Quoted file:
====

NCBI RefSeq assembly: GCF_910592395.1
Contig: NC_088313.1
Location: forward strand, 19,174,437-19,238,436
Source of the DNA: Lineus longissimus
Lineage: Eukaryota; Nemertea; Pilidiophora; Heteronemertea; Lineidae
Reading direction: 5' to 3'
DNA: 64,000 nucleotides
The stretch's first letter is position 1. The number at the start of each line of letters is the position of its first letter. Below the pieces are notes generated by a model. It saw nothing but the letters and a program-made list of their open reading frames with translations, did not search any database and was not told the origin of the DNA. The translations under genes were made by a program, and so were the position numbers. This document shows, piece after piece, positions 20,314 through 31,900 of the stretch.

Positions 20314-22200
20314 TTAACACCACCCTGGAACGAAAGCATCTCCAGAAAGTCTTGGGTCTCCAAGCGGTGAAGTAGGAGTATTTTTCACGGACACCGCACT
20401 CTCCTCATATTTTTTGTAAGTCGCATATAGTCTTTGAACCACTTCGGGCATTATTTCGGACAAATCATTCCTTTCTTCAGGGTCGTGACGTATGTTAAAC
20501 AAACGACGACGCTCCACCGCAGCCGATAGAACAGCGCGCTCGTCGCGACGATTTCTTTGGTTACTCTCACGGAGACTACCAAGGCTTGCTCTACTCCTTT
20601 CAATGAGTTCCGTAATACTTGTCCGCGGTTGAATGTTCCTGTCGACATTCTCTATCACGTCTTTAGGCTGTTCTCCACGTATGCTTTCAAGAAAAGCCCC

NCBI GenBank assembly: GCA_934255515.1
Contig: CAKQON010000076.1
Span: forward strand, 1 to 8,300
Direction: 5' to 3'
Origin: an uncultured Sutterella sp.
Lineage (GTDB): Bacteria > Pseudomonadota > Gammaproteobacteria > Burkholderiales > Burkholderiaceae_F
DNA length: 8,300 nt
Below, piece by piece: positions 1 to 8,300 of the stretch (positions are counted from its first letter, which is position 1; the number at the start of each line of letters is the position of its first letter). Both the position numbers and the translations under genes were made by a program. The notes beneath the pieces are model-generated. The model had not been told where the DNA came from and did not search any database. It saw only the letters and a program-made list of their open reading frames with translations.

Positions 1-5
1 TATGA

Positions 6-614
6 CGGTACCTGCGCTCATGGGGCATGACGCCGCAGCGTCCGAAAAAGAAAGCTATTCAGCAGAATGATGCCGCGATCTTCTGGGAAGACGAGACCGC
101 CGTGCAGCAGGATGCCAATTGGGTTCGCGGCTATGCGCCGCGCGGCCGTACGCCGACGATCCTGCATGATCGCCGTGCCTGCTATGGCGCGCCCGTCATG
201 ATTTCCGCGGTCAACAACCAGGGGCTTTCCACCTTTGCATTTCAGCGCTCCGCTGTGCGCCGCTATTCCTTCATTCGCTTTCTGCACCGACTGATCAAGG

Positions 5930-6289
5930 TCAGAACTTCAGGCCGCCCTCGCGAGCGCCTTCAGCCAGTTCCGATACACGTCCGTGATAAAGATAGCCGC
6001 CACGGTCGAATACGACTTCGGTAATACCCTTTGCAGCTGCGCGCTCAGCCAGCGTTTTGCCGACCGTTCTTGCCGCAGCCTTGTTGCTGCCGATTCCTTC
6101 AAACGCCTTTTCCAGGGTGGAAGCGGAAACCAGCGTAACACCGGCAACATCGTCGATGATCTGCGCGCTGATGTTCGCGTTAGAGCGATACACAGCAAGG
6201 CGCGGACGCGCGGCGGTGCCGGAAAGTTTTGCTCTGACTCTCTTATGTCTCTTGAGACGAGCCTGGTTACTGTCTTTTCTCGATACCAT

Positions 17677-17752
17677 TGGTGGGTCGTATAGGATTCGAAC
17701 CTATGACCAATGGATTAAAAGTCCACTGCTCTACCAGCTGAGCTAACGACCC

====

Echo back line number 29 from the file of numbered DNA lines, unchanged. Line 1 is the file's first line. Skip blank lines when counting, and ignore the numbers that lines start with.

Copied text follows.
5930 TCAGAACTTCAGGCCGCCCTCGCGAGCGCCTTCAGCCAGTTCCGATACACGTCCGTGATAAAGATAGCCGC